The Greatest Frauds on Earth

Do you know what makes the ones who do financial frauds different from others, besides their brilliant mind and cynism? That is their ability to manipulate and turn everything into their own benefits. These simple from the first sight people in the most shocking ways can gather exorbitant sums on their accounts that both ordinary people and professional businessmen voluntarily bring to them. Despite the enormous damage and a plethora of victims, financial scams can’t but amaze us with their scope and ingenious combinations.

Here are the most cunning frauds you’ve ever heard:

  1. The oldest, yet not the greatest

At the time of the riots in the Roman Empire (193 A.D.), the current emperor was killed by the Praetorian Guard (a special army, presumably loyal to the emperor) and the whole empire was suggested for the highest price.  The "winner" was Julian, who set up a really cosmic price: 250 million gold items for each member of the army – about 1 billion dollars. However, as a typical financial scam, the guards, regrettably, sold what they didn’t own. People didn’t accept the “new emperor” and he got overthrown.

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  1. Eiffel Tower’s bitter sale

Victor Lustig is a Czech aristocrat, a polyglot who was a brilliantly educated, charismatic and astute man. Having a unique set of personal qualities and an extraordinary mind, Victor in the early 20th century carried out daring financial scams of different formats. He was periodically changing his appearance and playing cards with passengers of tourist airliners, selling machines for making money, minting fake coins, forging bank documents and hiding in an unknown direction with a substantial sum in his pocket. However, Lustig's most incredible scam succeeded in 1925. Posing as a government agent, Victor managed to sell the Eiffel Tower to the metal buyer, convincing the unlucky counterparty that the Paris landmark was going to be demolished. The trick was so lucrative that Lustig resorted to it again. However, the new buyer of the tower was less trusting, the scam was revealed, and the ingenious hoaxer went to Alcatras prison, where he died a few years later.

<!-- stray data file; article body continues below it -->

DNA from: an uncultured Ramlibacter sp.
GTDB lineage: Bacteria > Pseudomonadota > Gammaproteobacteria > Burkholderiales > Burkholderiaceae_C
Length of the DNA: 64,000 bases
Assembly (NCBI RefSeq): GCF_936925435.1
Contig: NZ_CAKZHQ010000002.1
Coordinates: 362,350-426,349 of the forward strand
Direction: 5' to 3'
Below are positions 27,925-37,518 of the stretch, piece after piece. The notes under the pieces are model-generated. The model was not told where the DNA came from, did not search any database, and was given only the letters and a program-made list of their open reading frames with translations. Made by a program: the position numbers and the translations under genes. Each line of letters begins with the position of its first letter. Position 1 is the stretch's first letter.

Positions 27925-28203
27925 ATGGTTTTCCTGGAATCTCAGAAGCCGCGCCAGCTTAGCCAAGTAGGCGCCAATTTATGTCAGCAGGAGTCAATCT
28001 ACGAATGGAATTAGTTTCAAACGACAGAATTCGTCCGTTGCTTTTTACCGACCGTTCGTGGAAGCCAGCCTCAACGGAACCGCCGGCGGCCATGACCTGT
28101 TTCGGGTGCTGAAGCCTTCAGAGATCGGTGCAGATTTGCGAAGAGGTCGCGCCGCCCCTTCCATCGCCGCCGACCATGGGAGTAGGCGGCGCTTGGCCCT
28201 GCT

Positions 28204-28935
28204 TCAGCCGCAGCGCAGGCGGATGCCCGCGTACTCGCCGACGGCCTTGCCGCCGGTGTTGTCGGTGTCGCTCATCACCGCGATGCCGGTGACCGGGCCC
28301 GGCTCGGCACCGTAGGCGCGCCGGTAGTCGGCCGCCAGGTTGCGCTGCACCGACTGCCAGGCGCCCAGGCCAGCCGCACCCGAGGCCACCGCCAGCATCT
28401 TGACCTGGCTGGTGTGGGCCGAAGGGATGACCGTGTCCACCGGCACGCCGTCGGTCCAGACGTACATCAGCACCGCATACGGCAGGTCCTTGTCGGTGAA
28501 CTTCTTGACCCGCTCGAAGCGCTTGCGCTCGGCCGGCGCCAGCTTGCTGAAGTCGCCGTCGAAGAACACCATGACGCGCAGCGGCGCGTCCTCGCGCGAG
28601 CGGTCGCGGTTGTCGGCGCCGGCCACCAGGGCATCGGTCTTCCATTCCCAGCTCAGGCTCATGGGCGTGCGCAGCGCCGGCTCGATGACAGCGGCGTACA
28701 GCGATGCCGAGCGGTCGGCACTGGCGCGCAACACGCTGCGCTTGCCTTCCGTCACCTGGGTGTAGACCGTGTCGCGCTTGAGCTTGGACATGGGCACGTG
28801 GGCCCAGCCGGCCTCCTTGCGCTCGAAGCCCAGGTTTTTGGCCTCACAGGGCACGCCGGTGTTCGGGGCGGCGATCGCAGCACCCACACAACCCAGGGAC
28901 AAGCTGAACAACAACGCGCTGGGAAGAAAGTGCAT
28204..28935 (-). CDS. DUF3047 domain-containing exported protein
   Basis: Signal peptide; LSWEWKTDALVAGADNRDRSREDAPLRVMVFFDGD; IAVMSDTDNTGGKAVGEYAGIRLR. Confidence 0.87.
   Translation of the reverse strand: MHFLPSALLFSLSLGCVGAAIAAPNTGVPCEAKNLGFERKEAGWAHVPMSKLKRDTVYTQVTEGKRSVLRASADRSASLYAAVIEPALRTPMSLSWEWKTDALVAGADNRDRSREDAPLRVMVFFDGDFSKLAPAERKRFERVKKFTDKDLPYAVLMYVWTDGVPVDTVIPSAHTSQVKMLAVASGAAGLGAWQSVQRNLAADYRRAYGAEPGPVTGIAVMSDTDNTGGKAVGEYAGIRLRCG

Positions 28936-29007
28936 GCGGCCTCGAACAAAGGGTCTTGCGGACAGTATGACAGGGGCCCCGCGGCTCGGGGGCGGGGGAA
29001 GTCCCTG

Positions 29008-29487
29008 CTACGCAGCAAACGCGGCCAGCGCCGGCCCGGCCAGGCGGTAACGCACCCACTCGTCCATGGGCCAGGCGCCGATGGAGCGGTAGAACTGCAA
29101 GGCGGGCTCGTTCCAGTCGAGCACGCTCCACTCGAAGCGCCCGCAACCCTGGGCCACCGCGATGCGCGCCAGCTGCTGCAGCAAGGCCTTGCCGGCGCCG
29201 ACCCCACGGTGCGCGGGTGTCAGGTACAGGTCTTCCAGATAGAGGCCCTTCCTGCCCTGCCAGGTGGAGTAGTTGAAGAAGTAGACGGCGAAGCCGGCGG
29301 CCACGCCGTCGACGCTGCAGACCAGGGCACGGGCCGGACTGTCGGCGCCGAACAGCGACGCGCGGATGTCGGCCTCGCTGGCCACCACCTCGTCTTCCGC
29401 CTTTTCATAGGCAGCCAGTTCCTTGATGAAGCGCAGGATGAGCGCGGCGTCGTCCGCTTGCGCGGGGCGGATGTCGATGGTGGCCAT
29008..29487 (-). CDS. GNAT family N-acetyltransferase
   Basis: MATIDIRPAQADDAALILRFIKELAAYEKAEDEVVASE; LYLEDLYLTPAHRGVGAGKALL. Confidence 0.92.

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  1. Fake Rockefeller

The surname Rockefeller has a special influence on others. It was used by Christopher Rocanroth, an orphan from the French province, who spent his childhood in a shelter and dreamed of a better life. When he came of age, Christopher began to carry out his fraudulent ideas. The first game was “big”. The young man forged documents for a mansion that did not belong to him and sold it for almost 1.5 million dollars. This was followed by a series of marriage scams, thanks to which rich ladies parted with solid sums. As a result, Christopher got enough capital to splurge on the power of this world. Declaring himself the heir to the legendary dynasty of financial tycoons, the fraudster rented a posh house in Los Angeles, moving exclusively on a rented limousine or helicopter and defiantly spitting money. Gradually, the fake Rockefeller began to be taken for their own from bankers to stars of show business, which allowed the scammer to attract large investors to his firm and steal hundreds of millions of dollars. The deals were so flawless that despite several revelations Christopher is still at large.

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  1. The biggest scam in history

Bernard Madoff is an American financial tycoon, who organized the largest of all financial scams in the history of the world. His Madoff Investment Securities Corporation has long been considered one of the indestructible pillars of Wall Street (You probably might have seen the related film “The Wolf of Wall Street”). Multimillion-dollar investments in this investment fund were invested by banks, large firms, government organizations, as well as the most affluent individuals from all over the world. The confidence rating for Madoff's organization was unusually high because investors for more than 10 years steadily received up to 13% per annum, which by the standards of the financial market was just a great rate. However, Madoff Investment Securities only in the early years of activity engaged in investments and brought income, and then Bernard Madoff turned the company into a giant pyramid. When the bubble burst, the partners failed to make up more than $60 billion, and the largest fraudster on earth was sentenced to 150 years in prison. Despite this, hundreds of people about Madoff left a very positive impression, because this brilliant entrepreneur donated huge sums to charity, invested in art and saved a lot of lives, paying for expensive surgeries.

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References:

https://www.cbsnews.com/media/top-14-financial-frauds-of-all-time/

https://historycollection.co/top-10-greatest-frauds-in-history/

https://www.britannica.com/topic/fraud

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